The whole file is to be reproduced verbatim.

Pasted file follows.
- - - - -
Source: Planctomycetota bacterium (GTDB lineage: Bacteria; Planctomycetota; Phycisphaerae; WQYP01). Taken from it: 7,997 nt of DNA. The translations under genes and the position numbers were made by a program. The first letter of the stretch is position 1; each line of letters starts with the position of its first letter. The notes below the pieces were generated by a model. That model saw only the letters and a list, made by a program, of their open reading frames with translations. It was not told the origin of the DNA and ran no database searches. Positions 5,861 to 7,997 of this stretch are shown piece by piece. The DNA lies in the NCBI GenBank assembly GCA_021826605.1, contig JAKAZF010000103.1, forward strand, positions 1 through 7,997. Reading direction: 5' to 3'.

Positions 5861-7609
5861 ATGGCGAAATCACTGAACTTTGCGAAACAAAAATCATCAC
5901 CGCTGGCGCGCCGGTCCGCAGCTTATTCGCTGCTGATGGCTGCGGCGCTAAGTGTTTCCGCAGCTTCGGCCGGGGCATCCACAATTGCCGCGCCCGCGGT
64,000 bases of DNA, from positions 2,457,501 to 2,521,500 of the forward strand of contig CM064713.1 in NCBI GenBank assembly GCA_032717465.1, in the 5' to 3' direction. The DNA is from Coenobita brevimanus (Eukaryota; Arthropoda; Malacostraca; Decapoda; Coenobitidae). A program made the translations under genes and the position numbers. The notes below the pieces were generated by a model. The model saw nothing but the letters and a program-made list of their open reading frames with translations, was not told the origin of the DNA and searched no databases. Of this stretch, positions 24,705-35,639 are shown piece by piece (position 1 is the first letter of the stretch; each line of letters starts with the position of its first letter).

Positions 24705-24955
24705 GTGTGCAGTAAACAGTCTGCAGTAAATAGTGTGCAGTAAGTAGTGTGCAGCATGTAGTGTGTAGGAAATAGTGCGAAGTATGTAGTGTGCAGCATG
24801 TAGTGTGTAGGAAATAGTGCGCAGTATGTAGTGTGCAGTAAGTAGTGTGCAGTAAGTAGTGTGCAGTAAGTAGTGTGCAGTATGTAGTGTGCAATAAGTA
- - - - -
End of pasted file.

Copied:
Source: Planctomycetota bacterium (GTDB lineage: Bacteria; Planctomycetota; Phycisphaerae; WQYP01). Taken from it: 7,997 nt of DNA. The translations under genes and the position numbers were made by a program. The first letter of the stretch is position 1; each line of letters starts with the position of its first letter. The notes below the pieces were generated by a model. That model saw only the letters and a list, made by a program, of their open reading frames with translations. It was not told the origin of the DNA and ran no database searches. Positions 5,861 to 7,997 of this stretch are shown piece by piece. The DNA lies in the NCBI GenBank assembly GCA_021826605.1, contig JAKAZF010000103.1, forward strand, positions 1 through 7,997. Reading direction: 5' to 3'.

Positions 5861-7609
5861 ATGGCGAAATCACTGAACTTTGCGAAACAAAAATCATCAC
5901 CGCTGGCGCGCCGGTCCGCAGCTTATTCGCTGCTGATGGCTGCGGCGCTAAGTGTTTCCGCAGCTTCGGCCGGGGCATCCACAATTGCCGCGCCCGCGGT
64,000 bases of DNA, from positions 2,457,501 to 2,521,500 of the forward strand of contig CM064713.1 in NCBI GenBank assembly GCA_032717465.1, in the 5' to 3' direction. The DNA is from Coenobita brevimanus (Eukaryota; Arthropoda; Malacostraca; Decapoda; Coenobitidae). A program made the translations under genes and the position numbers. The notes below the pieces were generated by a model. The model saw nothing but the letters and a program-made list of their open reading frames with translations, was not told the origin of the DNA and searched no databases. Of this stretch, positions 24,705-35,639 are shown piece by piece (position 1 is the first letter of the stretch; each line of letters starts with the position of its first letter).

Positions 24705-24955
24705 GTGTGCAGTAAACAGTCTGCAGTAAATAGTGTGCAGTAAGTAGTGTGCAGCATGTAGTGTGTAGGAAATAGTGCGAAGTATGTAGTGTGCAGCATG
24801 TAGTGTGTAGGAAATAGTGCGCAGTATGTAGTGTGCAGTAAGTAGTGTGCAGTAAGTAGTGTGCAGTAAGTAGTGTGCAGTATGTAGTGTGCAATAAGTA